Objective To develop a clinical prediction rule to identify patients with patellofemoral pain (PFP) who are more likely to benefit from foot orthoses.
Design Posthoc analysis of one treatment arm of a randomised clinical trial.
Setting Single-centre trial in a community setting in Brisbane, Australia.
Participants 42 participants (mean age 27.9 years) with a clinical diagnosis of PFP (median duration 36 months).
Interventions Foot orthoses fitted by a physiotherapist.
Main Outcome Measures Five-point global improvement scale at 12-week follow-up, dichotomised with marked improvement equalling success.
Results Potential predictor variables identified by univariate analyses were age, height, pain severity, anterior knee pain scale score, functional index questionnaire score, foot morphometry (arch height ratio, mid-foot width difference from non-weight bearing to weight bearing) and overall orthoses comfort. Parsimonious fitting of these variables to a model that explained success with orthoses identified the following: age (>25 years), height (<165 cm), worst pain visual analogue scale (<53.25 mm) and a difference in mid-foot width from non-weight bearing to weight bearing (>10.96 mm). The pretest success rate of 40% increased to 86% if the patient exhibited three of these variables (positive likelihood ratio 8.8; 95% CI 1.2 to 66.9).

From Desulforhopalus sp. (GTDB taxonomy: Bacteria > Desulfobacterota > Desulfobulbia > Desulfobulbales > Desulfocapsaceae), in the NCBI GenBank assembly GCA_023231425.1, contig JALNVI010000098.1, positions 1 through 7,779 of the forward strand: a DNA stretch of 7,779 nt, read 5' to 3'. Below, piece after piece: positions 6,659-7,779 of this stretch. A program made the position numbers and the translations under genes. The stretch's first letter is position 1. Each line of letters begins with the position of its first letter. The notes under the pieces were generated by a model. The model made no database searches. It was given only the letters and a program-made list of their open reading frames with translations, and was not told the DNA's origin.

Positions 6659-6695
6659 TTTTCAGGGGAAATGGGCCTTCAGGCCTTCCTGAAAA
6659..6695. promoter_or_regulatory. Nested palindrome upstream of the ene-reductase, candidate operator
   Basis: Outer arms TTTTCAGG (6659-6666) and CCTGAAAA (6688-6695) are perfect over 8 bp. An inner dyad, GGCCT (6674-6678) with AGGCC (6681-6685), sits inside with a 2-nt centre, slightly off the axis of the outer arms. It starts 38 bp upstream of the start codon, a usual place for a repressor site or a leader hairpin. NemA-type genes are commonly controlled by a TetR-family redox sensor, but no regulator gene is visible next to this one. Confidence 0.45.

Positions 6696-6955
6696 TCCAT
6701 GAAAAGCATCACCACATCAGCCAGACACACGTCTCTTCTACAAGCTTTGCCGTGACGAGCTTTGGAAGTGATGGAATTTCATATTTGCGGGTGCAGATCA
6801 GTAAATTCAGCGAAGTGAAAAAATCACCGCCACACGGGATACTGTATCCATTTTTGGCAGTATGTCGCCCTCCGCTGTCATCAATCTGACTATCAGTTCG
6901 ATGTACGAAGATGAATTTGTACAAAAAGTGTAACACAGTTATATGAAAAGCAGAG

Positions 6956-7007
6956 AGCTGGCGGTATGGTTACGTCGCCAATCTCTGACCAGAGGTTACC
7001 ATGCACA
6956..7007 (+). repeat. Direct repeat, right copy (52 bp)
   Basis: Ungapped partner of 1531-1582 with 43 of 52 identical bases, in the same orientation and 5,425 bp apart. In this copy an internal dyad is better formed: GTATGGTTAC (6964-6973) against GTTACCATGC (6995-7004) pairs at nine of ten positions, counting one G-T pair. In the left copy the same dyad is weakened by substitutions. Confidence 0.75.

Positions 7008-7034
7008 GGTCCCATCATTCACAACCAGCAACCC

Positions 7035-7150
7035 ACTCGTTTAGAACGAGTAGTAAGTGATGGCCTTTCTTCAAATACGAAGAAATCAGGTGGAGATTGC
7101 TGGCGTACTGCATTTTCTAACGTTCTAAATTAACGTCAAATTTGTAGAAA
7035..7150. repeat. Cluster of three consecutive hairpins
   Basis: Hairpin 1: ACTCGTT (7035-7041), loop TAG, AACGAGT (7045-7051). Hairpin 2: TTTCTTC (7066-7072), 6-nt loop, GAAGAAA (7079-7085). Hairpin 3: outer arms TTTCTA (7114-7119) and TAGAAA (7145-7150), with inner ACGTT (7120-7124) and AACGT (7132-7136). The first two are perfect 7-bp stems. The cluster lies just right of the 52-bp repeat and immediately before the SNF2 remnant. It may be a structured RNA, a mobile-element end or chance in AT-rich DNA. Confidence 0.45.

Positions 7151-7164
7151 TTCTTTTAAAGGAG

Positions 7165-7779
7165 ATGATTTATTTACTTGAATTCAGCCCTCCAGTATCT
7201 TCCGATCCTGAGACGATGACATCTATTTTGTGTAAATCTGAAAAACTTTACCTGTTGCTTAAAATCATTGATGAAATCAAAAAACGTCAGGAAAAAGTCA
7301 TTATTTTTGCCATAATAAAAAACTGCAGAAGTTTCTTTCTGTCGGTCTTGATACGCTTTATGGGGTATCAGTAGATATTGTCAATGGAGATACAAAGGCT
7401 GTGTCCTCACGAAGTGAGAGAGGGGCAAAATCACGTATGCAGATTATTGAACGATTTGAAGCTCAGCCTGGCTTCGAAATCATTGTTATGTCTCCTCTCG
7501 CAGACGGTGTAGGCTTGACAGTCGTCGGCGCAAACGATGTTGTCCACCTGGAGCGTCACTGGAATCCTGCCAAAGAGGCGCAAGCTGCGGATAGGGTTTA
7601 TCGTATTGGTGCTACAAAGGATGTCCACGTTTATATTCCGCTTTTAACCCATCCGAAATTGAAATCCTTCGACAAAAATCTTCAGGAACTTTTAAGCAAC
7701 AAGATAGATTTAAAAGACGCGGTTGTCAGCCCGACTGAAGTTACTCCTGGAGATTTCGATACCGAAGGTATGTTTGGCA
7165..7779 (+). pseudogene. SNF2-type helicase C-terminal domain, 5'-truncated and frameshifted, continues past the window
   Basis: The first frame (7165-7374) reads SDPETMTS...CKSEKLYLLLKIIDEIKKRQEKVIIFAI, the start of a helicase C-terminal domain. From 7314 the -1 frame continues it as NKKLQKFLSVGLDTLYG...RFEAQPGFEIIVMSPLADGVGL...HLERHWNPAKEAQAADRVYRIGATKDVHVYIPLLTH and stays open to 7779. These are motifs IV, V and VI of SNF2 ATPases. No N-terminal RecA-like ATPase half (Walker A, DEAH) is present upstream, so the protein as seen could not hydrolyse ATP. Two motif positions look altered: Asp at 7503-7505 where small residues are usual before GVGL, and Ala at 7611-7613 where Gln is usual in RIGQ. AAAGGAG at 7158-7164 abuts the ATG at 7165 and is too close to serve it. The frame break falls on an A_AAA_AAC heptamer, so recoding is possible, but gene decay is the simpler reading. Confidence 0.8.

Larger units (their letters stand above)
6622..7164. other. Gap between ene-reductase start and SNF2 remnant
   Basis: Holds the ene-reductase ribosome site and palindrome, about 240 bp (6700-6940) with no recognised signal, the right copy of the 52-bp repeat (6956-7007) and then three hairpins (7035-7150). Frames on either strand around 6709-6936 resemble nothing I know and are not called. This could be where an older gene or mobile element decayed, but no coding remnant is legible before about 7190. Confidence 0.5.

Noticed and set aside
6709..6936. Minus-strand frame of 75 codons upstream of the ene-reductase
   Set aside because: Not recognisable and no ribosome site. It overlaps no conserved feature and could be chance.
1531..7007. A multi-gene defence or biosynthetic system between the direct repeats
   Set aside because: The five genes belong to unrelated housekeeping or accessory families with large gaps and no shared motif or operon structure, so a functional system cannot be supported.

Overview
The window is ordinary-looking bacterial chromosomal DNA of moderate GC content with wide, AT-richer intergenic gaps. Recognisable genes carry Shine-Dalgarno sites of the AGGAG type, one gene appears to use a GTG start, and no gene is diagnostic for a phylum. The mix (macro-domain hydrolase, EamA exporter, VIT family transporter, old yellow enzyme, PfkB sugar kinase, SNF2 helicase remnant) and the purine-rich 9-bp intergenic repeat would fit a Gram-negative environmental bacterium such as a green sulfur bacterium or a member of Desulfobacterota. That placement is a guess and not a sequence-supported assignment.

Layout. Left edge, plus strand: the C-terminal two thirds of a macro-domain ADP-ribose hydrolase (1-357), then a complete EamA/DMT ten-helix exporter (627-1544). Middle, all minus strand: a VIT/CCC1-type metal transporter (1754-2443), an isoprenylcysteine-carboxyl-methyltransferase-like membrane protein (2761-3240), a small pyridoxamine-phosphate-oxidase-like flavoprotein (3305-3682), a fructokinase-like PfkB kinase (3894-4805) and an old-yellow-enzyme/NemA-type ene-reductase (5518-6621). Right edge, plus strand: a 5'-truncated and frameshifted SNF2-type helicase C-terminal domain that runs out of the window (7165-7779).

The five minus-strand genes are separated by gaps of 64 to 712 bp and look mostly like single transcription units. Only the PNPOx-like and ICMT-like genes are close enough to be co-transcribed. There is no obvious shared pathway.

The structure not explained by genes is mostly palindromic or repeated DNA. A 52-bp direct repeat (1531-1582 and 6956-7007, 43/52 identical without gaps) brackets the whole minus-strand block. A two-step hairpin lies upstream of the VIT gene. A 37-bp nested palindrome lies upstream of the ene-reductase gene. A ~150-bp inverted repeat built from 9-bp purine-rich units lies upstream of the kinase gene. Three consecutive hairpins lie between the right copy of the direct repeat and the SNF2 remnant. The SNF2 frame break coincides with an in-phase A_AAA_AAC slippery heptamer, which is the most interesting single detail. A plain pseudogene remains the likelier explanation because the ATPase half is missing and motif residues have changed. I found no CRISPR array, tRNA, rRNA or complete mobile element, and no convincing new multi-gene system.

Conclusion Post-hoc analysis identified age, height, pain severity and mid-foot morphometry as possible predictors of successful treatment of PFP with foot orthoses, thereby providing practitioners with information for prescribing foot orthoses in PFP and stimulating further research.
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